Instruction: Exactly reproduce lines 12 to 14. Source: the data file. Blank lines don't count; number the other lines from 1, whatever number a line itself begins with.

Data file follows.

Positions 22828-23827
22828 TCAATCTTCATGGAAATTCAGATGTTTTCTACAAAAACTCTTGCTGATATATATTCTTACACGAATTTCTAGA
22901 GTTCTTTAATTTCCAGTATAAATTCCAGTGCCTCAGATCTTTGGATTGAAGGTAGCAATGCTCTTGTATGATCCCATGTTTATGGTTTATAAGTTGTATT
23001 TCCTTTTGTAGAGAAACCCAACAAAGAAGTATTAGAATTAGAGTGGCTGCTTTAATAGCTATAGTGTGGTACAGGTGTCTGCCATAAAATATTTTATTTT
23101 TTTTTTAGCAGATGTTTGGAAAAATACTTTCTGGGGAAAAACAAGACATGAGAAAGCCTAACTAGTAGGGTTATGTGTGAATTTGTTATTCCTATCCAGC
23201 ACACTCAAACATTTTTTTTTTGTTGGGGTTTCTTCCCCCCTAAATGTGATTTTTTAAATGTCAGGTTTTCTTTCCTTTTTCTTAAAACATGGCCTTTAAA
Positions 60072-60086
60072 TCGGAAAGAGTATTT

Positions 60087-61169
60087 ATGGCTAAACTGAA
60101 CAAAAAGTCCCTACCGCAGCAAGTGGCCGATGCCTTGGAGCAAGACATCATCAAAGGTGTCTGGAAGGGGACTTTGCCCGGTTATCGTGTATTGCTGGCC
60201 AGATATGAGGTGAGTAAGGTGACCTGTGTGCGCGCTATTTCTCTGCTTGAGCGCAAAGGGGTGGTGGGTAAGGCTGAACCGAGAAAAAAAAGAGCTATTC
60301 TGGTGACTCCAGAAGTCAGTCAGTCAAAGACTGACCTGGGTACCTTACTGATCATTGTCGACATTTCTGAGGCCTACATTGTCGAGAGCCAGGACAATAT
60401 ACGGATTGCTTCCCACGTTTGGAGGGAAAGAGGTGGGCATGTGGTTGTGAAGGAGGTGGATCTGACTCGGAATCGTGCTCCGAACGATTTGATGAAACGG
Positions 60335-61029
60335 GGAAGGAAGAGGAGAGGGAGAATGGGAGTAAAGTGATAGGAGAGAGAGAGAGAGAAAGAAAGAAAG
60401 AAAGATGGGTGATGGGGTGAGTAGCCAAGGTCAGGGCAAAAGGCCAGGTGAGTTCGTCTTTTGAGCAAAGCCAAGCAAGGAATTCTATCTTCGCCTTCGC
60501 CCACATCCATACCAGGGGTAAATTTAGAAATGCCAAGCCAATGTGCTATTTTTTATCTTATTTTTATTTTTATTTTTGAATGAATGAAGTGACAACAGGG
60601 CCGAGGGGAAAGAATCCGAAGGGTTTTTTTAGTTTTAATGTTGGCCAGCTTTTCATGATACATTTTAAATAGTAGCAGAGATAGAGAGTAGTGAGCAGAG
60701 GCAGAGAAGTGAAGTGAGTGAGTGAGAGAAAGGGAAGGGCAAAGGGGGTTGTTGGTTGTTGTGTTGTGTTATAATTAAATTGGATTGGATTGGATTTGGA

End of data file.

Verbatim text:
60201 AGATATGAGGTGAGTAAGGTGACCTGTGTGCGCGCTATTTCTCTGCTTGAGCGCAAAGGGGTGGTGGGTAAGGCTGAACCGAGAAAAAAAAGAGCTATTC
60301 TGGTGACTCCAGAAGTCAGTCAGTCAAAGACTGACCTGGGTACCTTACTGATCATTGTCGACATTTCTGAGGCCTACATTGTCGAGAGCCAGGACAATAT
60401 ACGGATTGCTTCCCACGTTTGGAGGGAAAGAGGTGGGCATGTGGTTGTGAAGGAGGTGGATCTGACTCGGAATCGTGCTCCGAACGATTTGATGAAACGG